MURMANSK – Small places can sometimes beget big dreams. This month, as Bellona Murmansk celebrates its 20th anniversary, the office may not have anymore skyline views or mahogany conference tables than in did in 1994, pressure from its often-cramped quarters have begun to move mountains.
Founded as Bellona’s first office in Russia, Bellona Murmansk’s focus has remained steady: The remediation of Soviet legacy naval nuclear refuse, and a strong push for wind and other renewable energies in an area that is ripe for their implementation.
Challenges facing environmental organizations and other NGOs under the regime of Russian president Vladimir Putin have been far from smooth sailing. This is especially with the advent of the so-called “foreign agent” law. The 2012 legislation requires NGOs that receive foreign funding and engage in political activity to register as foreign agents or be fined or shut down.
Bellona President Frederic Hauge, who with other Bellona staff is in Murmansk for the anniversary, said that Bellona Murmansk, and its perceived notion as a foreign influence were something he is acutely aware of in Oslo, and he also underscored that the organization has nothing to do with political activity.
Rather, in these most recent times of government crackdowns and a rapidly changing political landscape in Russia, Hauge is sanguine about relations between neighbors, as opposed to relations between states.
“I am not interested in borders,” he said. “I’m interested in relations with my neighbors and what common things we can do to better our mutual situations – there’s nothing wrong with that. That is not doing anything that is legally wrong.”
Yesterday, Hauge and other Bellona staff made their way across the frozen moonscape between Kirkenes, Norway and Murmansk in a Tesla Model S sedan – a small journey that would have been unthinkable two decades ago.
The journey constituted the first-ever long distance electric car tour of Russia’s Kola Peninsula. The car made the 230 kilometer journey through minus 20 degree temperatures with power to spare. This was indeed a good thing: where chargers for electric cars are commonplace in Norway, there are absolutely none between the border and Murmansk.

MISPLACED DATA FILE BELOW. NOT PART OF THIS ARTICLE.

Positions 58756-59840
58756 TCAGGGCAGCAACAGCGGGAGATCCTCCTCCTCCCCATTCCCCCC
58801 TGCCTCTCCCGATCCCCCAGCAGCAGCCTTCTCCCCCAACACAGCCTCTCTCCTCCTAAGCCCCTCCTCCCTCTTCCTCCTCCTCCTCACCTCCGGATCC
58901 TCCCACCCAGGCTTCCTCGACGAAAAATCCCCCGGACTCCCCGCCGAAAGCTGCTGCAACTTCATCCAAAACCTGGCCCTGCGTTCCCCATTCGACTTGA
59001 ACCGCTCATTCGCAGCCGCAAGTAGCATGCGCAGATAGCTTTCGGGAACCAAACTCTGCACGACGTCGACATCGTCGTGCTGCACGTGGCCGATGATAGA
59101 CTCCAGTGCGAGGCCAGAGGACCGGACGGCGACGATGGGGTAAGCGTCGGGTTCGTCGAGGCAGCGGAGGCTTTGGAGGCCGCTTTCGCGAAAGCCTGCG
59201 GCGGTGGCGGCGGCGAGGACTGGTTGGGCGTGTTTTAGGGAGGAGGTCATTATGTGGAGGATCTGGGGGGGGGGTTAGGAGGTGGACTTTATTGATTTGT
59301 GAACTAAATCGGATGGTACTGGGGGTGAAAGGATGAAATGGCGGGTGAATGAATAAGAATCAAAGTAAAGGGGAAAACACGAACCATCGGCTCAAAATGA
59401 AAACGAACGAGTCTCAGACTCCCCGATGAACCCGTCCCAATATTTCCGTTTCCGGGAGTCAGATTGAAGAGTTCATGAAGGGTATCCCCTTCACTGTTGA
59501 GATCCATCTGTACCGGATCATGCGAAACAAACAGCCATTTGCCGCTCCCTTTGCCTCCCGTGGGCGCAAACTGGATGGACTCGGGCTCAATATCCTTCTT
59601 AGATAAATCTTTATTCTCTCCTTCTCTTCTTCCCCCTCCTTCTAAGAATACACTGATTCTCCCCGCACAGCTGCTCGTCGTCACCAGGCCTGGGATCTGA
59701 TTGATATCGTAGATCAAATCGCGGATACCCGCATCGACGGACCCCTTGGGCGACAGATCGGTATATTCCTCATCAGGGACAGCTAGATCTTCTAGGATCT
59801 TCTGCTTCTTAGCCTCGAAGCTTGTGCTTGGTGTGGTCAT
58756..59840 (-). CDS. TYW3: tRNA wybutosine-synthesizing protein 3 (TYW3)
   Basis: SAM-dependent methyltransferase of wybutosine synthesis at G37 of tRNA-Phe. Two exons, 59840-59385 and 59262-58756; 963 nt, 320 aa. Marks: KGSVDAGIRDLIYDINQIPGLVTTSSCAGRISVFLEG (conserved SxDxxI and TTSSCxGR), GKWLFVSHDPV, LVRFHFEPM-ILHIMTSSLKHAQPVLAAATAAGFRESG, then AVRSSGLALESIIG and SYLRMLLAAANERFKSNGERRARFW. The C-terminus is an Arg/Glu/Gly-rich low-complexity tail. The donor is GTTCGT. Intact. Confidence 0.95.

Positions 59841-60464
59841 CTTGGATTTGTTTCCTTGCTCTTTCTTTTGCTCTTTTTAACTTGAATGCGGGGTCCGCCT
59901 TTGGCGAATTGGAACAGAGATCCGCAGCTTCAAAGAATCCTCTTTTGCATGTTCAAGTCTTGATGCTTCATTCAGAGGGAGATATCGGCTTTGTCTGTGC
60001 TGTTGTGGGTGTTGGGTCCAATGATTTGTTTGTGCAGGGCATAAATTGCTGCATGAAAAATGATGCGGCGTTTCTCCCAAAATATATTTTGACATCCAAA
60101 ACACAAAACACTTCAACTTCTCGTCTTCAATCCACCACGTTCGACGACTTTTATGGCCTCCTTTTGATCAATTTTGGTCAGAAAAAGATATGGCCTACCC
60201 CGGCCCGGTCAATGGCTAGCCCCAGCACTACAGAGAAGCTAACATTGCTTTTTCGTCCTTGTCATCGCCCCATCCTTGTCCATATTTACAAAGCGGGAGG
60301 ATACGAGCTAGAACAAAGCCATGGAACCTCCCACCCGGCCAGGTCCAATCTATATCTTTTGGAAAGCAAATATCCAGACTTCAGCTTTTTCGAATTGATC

The car’s arrival in Russia’s formerly closed naval port city late last evening was greeted like the landing of a UFO. Today, the local press descended as Hauge gave reporters and cameramen a spin.
The journey was a microcosm of Bellona’s work in Northwest Russia – a story of steady perseverance against seemingly insurmountable obstacles toward a cleaner environment.
“On this anniversary, we can look back on many of the issues we set out to solve and see that a great many of them are secured,” Hauge said. “It shows that if you work hard, you really can achieve results.”
One little electric car could spark new innovations
In fact, many of the issues that still dog Russia from an ecological standpoint can be put to work toward building, for instance, more Tesla Model S electric cars.
The giant Norilsk Nickel, whose daughter companies in the Murmansk Region, are some of the biggest pollution producers in Russia. Norway and Murmansk have long been at loggerheads over how to reduce harmful emissions of sulfur dioxide and other pollutants that cross the northern borders.
But Hauge is trying to bring Norilsk Nickel and Tesla in to a dialogue – after all, Tesla needs the nickel to make its car batteries, and Norilsk Nickel is never shy of pursuing further business.
Tesla, said Hauge, has strict demands that all stages of its production chain be clean: Hence production for Tesla could be an incentive for Norilsk Nickel to clean up its act.
“If Norilsk-Nickel builds a new state-of-the-art, zero emission production line for nickel, they could surly grab huge market shares in supplying the battery production for electric cars,” Hauge told journalists today.
“Tesla is a game-changer for the car industry. Driving the car to Murmansk is important for Bellona in our work to provide solutions to pollution problems,” said Hauge. “Long-range electric vehicles are perfect for Murmansk – charged with electricity from hydro-power or wind power such cars are the future, also here in the north.”
This is no small point in Russia, Europe’s fastest growing automobile market in Europe.
However, like most things Bellona Murmansk has pursued in Russia, however, history show that there are no overnight miracles.
Among one of the most long in the coming has been Bellona Murmansk’s contribution to the success of moving the Lepse nuclear waste storage vessel out of Murmansk harbor in 2012, where it languished at dockside at the city’s Atomflot nuclear icebreaker port since 1988. Hauge was on hand to escort the vessel out of Murmansk harbor.